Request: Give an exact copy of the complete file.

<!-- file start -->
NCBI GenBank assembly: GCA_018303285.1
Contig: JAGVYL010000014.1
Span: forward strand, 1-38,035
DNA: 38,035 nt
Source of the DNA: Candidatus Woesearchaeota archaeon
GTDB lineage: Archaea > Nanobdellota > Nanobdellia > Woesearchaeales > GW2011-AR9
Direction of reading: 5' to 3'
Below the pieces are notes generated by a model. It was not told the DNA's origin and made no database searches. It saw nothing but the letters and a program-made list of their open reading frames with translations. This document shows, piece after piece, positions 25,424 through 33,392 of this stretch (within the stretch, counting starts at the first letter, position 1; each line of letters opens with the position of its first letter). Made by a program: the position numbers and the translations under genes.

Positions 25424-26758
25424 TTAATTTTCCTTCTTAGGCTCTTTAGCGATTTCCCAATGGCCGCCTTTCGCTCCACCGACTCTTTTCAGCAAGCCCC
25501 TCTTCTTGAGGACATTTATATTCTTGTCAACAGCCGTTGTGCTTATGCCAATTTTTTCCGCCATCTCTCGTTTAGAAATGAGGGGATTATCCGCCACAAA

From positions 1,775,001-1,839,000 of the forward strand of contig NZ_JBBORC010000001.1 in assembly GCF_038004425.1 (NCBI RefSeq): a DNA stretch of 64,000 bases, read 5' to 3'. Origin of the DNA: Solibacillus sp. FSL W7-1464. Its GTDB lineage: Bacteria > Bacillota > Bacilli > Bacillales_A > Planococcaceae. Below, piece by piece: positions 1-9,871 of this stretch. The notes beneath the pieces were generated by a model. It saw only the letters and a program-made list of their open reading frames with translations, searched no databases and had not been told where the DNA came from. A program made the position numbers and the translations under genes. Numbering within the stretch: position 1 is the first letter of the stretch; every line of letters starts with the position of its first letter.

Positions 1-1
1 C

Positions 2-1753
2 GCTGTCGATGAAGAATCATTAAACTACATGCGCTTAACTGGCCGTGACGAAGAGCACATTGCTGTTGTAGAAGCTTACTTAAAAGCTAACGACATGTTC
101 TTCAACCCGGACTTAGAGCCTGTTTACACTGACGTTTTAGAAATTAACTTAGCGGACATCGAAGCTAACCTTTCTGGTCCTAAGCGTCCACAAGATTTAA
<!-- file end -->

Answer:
NCBI GenBank assembly: GCA_018303285.1
Contig: JAGVYL010000014.1
Span: forward strand, 1-38,035
DNA: 38,035 nt
Source of the DNA: Candidatus Woesearchaeota archaeon
GTDB lineage: Archaea > Nanobdellota > Nanobdellia > Woesearchaeales > GW2011-AR9
Direction of reading: 5' to 3'
Below the pieces are notes generated by a model. It was not told the DNA's origin and made no database searches. It saw nothing but the letters and a program-made list of their open reading frames with translations. This document shows, piece after piece, positions 25,424 through 33,392 of this stretch (within the stretch, counting starts at the first letter, position 1; each line of letters opens with the position of its first letter). Made by a program: the position numbers and the translations under genes.

Positions 25424-26758
25424 TTAATTTTCCTTCTTAGGCTCTTTAGCGATTTCCCAATGGCCGCCTTTCGCTCCACCGACTCTTTTCAGCAAGCCCC
25501 TCTTCTTGAGGACATTTATATTCTTGTCAACAGCCGTTGTGCTTATGCCAATTTTTTCCGCCATCTCTCGTTTAGAAATGAGGGGATTATCCGCCACAAA

From positions 1,775,001-1,839,000 of the forward strand of contig NZ_JBBORC010000001.1 in assembly GCF_038004425.1 (NCBI RefSeq): a DNA stretch of 64,000 bases, read 5' to 3'. Origin of the DNA: Solibacillus sp. FSL W7-1464. Its GTDB lineage: Bacteria > Bacillota > Bacilli > Bacillales_A > Planococcaceae. Below, piece by piece: positions 1-9,871 of this stretch. The notes beneath the pieces were generated by a model. It saw only the letters and a program-made list of their open reading frames with translations, searched no databases and had not been told where the DNA came from. A program made the position numbers and the translations under genes. Numbering within the stretch: position 1 is the first letter of the stretch; every line of letters starts with the position of its first letter.

Positions 1-1
1 C

Positions 2-1753
2 GCTGTCGATGAAGAATCATTAAACTACATGCGCTTAACTGGCCGTGACGAAGAGCACATTGCTGTTGTAGAAGCTTACTTAAAAGCTAACGACATGTTC
101 TTCAACCCGGACTTAGAGCCTGTTTACACTGACGTTTTAGAAATTAACTTAGCGGACATCGAAGCTAACCTTTCTGGTCCTAAGCGTCCACAAGATTTAA